Sara's Tips for Navigating Europe | My Family Travels
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In 2007, I had the amazing opportunity to travel to Europe (France, Italy, Switzerland, and Austria) for three weeks with the People to People Student Ambassadors (peopletopeople.com). Within those 21 days, I experienced many new cultures and on the way made some mistakes! I hope to share my blunders and offer my limited wisdom to other teens traveling.

Bring spare change for bathrooms!Over in Europe, bathrooms don’t have to be free! It was quite shocking, and more than once I had to choose between buying a breakfast granola bar and using the bathroom. P.S. some of the toilet seats are automatically cleaned- don’t be afraid of the spinning seats! It actually makes a lot of sense if you think of it…

Watch your language mister! Don’t forget how silly you sound when you try to translate slang into a different language/ culture. For example, saying the boy next to you is ‘hot’ to a French teen will thoroughly confuse them. And boys, don’t expect the Italian girl to understand when you brag about how much swagger you have. It just doesn’t cross over.

But… just because you could mess up doesn’t mean you shouldn’t try- learn some phrases in the country’s native language! You’d be amazed at how it could change their attitude towards you and maybe even towards all American teen travelers!

 

Room keys- don’t lose them! Besides completely aggravating the hotel managers, you could be losing your electricity for the night. Often in Europe, the room key goes into a slot that allows the lights to be turned on! Keep keys hooked on a lanyard and check to make sure you have them before leaving the room. Once, I ended up crawling on the edge of a very high building to try to open my window from the outside so I could climb in… all because of miscommunication between me and my roomie about who had the key.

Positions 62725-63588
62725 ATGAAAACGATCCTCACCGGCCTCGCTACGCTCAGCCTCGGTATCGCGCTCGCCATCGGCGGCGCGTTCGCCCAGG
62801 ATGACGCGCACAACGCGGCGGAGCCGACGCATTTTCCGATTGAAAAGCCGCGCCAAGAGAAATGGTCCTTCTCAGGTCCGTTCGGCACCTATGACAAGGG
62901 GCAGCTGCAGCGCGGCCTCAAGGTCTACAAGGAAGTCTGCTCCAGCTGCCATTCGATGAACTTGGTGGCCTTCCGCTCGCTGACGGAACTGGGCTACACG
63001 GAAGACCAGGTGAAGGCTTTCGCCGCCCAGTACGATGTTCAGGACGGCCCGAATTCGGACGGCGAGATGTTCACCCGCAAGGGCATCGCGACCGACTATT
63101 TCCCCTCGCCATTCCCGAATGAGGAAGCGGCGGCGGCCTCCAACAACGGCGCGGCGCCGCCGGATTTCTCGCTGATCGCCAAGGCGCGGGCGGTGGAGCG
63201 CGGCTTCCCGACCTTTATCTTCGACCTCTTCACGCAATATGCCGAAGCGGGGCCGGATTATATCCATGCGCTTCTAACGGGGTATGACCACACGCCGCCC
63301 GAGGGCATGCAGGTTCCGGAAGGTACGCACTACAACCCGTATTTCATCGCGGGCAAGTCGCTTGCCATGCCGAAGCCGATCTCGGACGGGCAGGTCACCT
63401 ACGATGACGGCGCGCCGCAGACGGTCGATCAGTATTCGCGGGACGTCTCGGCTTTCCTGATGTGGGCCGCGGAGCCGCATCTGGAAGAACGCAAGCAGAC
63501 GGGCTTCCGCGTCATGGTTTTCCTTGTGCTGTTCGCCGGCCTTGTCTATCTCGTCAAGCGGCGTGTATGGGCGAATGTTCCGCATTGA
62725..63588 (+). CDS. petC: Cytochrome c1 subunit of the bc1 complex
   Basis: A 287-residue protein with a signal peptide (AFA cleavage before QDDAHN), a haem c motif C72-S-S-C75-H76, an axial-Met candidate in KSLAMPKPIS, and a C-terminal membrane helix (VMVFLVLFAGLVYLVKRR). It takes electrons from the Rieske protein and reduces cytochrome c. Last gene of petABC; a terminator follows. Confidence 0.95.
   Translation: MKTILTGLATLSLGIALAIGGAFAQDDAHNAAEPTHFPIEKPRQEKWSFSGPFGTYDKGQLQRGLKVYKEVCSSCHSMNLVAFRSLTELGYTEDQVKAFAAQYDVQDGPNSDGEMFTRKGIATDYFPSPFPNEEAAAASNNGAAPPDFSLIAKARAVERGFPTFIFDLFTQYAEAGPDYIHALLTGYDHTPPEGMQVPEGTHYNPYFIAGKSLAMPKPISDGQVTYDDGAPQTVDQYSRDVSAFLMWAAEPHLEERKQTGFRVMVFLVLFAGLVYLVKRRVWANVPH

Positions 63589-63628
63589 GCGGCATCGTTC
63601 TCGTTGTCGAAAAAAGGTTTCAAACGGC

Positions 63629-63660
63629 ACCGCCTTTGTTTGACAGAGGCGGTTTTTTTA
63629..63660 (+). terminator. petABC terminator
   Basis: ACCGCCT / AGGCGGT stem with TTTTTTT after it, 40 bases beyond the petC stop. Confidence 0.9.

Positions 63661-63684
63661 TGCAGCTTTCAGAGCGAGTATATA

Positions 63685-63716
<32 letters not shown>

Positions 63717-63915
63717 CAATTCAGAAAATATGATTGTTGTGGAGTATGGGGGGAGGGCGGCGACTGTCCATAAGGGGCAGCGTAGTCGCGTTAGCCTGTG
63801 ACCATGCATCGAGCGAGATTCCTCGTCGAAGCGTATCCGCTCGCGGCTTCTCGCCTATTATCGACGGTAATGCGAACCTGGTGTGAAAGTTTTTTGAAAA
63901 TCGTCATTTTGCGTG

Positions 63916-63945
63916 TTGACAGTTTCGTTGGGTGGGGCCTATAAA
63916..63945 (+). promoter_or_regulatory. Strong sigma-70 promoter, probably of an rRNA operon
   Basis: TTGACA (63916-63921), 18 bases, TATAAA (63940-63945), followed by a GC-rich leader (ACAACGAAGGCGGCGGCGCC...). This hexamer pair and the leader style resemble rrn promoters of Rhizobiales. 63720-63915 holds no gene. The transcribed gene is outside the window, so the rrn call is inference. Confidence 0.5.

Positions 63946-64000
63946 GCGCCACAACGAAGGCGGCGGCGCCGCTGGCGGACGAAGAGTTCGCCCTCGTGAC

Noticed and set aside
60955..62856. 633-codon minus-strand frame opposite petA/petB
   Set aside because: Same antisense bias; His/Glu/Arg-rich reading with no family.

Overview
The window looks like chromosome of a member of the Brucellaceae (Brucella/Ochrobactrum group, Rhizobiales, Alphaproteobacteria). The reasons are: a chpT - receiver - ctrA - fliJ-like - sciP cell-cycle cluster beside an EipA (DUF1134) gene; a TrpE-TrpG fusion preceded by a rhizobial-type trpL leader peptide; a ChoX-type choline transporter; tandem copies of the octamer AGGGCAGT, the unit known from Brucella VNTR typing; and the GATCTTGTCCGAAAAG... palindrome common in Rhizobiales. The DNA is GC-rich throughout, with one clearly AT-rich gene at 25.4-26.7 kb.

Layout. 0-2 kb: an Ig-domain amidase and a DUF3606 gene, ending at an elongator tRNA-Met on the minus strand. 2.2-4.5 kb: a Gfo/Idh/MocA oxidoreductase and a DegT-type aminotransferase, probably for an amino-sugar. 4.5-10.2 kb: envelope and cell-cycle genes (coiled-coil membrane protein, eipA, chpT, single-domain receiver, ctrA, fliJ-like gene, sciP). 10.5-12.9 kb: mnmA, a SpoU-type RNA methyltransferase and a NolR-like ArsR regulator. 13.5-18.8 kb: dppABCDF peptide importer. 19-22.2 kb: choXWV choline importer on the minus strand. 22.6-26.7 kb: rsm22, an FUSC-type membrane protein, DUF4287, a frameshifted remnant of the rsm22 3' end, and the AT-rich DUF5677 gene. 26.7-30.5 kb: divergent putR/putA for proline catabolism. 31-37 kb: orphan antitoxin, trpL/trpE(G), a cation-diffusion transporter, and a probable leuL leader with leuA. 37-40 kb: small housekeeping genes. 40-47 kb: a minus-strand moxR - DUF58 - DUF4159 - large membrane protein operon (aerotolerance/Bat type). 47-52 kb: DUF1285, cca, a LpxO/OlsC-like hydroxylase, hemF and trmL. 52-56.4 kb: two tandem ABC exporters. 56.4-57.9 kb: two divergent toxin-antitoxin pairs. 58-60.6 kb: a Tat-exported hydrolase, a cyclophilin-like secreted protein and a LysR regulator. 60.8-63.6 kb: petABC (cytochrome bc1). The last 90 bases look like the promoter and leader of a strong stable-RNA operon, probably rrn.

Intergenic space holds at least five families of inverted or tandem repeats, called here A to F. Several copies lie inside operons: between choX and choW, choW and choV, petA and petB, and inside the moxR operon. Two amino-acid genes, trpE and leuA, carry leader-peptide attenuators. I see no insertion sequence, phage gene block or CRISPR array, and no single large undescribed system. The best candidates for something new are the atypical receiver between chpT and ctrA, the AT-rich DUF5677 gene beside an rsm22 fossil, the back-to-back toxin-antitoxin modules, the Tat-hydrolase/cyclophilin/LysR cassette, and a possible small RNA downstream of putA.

Keep a journal. While it may seem like a pain to sit down every night and jot down your thoughts, you will thankful for this in the future! Write everything ! (how you felt, what you ate, funny customs you experienced, etc.) Later in life, when you’re a ripe old age and can’t remember what it was like to be young, it can remind you!  

Consider bringing a cheap video camera that can fit into your purse or murse (man-purse). How cool is it to be able to post on Facebook a video of you zooming down an Alpine slide or tossing a penny into the Trevi Fountain? Very! I would have these precious memories except I left it in a hotel at the end of trip which brings me to my next point…

Designate a section of your suitcase for your special items such as iPod, camera, cell phone, Snuggie, or anything else that you just can’t live without. Double check for these items!

Bring addresses for post cards! It’s cheaper than calling your B.F.F.L. and it makes a great mini present for all who receive it.

Wear proper clothing for the day’s activities. At the Vatican, be sure NOT to wear shorts or tanks- they simply won’t allow you inside. Climbing the Eiffel tower? Bring a sweater and hat- it gets chilly!

If possible, find a way to do stay with a host family for two or three days. It offers unbelievable insight into culture, and if you go when their school is still in session, you’ll probably be able to visit!

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